Former Pennsylvania Attorney General Kathleen Kane does not represent a fresh development in women's ability to destroy themselves when playing around with power.
Because Kane was convicted on nine counts, she will serve 10 to 23 months in prison. Along the way in the legal process she lost her law license. To earn a living she will have to start on a new career path. She is 50 years old. Here is the coverage by The Wall Street Journal.
William Shakespeare gave us Lady Macbeth. Her access to power was not direct. So, she set up her husband to murder the king. Both paid for their ambition by going mad.
In a Newark, New Jersey courtroom, former Chris Christie chief of staff, Bridget Kelly, is testifying about Bridgegate. If convicted, she too could go to prison. Although she only earned about $80K (peanuts compared to what women are making on Wall Street across the river), she had enjoyed the heady experience of power.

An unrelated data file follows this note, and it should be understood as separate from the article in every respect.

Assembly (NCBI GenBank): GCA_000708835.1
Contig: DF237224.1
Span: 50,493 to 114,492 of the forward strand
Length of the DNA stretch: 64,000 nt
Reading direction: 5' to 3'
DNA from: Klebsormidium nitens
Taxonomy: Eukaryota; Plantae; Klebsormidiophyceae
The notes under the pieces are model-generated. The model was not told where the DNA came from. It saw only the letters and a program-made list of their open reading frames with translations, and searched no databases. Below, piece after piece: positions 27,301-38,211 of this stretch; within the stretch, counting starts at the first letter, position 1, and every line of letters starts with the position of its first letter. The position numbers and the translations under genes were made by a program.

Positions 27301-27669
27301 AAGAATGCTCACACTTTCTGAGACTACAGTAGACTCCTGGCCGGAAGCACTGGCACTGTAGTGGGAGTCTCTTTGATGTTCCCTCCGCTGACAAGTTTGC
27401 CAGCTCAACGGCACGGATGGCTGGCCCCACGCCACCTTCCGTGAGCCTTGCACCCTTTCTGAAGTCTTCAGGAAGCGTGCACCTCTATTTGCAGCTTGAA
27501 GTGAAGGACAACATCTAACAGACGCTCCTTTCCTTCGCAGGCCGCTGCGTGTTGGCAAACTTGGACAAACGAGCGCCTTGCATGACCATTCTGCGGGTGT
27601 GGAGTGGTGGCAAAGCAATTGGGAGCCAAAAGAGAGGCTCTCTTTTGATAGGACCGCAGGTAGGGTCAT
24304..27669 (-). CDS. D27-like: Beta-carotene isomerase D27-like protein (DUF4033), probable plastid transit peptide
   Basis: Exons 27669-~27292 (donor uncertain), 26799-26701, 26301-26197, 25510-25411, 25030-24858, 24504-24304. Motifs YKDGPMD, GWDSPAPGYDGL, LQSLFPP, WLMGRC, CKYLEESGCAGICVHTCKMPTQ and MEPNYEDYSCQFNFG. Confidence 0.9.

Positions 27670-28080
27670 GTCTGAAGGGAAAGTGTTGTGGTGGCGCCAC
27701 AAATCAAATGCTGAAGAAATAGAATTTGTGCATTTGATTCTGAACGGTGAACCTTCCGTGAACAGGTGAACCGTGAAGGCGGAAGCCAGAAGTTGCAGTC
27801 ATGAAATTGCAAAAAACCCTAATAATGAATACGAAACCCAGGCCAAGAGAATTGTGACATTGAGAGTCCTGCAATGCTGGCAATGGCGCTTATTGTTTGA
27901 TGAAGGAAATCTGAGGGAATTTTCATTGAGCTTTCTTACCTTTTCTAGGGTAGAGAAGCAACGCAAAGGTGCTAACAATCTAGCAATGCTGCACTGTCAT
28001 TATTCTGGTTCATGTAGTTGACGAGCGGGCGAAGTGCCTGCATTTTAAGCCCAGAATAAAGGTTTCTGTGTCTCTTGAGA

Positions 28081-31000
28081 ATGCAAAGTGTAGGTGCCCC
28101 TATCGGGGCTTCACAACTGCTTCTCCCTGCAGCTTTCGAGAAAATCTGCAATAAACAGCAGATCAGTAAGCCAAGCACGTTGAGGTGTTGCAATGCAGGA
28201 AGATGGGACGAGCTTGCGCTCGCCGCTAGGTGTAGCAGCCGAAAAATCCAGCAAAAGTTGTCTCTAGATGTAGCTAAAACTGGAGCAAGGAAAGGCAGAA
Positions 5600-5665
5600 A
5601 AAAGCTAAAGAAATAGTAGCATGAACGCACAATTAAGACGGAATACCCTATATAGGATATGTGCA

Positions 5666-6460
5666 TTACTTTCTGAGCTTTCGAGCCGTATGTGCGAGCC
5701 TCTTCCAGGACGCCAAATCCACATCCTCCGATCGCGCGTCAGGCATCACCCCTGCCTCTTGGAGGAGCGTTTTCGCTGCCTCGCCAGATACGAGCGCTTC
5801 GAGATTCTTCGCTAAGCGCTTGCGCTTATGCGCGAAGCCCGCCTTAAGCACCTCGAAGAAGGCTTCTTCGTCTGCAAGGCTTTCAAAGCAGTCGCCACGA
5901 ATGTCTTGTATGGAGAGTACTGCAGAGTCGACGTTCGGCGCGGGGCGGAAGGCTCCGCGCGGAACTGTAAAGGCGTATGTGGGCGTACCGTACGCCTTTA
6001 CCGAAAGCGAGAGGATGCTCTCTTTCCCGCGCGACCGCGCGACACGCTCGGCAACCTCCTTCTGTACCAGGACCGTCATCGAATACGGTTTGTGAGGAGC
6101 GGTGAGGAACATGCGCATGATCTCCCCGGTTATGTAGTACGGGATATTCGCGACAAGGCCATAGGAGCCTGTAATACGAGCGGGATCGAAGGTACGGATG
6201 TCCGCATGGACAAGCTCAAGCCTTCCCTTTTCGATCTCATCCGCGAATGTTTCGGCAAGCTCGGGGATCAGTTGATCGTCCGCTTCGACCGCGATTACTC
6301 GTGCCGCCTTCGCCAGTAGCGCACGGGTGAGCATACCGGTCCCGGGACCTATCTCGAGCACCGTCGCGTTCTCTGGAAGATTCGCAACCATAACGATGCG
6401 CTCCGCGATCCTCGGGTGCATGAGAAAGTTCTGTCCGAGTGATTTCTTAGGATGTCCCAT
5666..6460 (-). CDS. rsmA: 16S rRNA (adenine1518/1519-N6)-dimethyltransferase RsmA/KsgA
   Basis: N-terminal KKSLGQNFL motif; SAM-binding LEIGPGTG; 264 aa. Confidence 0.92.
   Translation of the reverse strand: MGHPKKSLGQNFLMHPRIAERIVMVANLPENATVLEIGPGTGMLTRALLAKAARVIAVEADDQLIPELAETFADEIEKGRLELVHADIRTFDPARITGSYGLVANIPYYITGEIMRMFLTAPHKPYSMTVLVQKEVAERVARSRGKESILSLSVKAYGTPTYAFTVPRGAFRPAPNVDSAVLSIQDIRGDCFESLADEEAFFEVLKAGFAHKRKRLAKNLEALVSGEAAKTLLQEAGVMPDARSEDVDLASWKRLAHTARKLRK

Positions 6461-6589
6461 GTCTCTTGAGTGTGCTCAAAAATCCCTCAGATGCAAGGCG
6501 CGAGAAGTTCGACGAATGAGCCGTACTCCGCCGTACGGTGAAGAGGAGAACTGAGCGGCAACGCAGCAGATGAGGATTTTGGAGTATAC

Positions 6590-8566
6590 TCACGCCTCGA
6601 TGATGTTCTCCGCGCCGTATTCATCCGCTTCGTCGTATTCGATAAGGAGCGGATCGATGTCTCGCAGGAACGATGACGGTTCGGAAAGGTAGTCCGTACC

What could females be learning about power? The key takeaway is that their opponents, competition and representatives of a code of law are monitor them as closely as they do males with power. It is all too easy to get caught or, as with Lady Macbeth, to not be able to handle the consequences of a power grab.
But this also is not new. In Genesis of the Old Testament, Eve was quickly caught and punished for not obeying the rules in the Garden of Paradise.